Discover the cosmos! Each day a different image or photograph of our fascinating universe is featured, along with a brief explanation written by a professional astronomer.
2015 April 27
Explanation: What's that in front of the Moon? It's the International Space Station. Using precise timing, the Earth-orbiting space platform was photographed in front of a partially lit Moon earlier this month. The featured image was taken from Madrid, Spain with an exposure time of only 1/1000 of a second. In contrast, the duration of the transit of the ISS across the entire Moon was about half a second. The sun-glinting station can be seen just to the dark side of the day / night line known as the terminator. Numerous circular craters are visible on the distant Moon, as well as comparatively rough, light colored terrain known as highlands, and relatively smooth, dark colored areas known as maria. On-line tools can tell you when the International Space Station will be visible from your area.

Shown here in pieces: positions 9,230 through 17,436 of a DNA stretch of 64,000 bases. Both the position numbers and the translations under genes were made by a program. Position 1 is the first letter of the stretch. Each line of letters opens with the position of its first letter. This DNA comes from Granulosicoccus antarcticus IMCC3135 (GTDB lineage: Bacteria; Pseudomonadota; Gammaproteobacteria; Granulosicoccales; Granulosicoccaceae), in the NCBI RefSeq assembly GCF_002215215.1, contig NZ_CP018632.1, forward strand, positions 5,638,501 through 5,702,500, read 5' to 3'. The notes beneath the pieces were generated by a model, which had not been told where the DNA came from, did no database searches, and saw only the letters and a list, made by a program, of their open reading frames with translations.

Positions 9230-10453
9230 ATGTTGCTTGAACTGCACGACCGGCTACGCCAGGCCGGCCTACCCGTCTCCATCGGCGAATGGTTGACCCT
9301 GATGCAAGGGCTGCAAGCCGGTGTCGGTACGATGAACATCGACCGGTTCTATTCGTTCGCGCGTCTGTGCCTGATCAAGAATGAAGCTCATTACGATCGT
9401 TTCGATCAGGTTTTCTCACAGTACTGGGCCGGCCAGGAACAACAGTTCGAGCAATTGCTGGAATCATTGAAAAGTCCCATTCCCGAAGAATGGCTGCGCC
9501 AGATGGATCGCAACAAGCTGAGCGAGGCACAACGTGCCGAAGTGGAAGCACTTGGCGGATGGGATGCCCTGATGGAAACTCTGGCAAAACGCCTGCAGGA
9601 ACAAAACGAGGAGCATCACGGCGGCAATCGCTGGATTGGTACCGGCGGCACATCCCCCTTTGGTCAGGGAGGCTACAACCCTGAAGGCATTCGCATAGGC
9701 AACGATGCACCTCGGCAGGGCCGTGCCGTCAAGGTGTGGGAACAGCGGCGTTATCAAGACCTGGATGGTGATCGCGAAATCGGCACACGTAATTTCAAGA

Authors & editors:
Jerry Bonnell (UMCP)
NASA Official: Phillip Newman Specific rights apply.
A service of: ASD at NASA / GSFC
& Michigan Tech. U.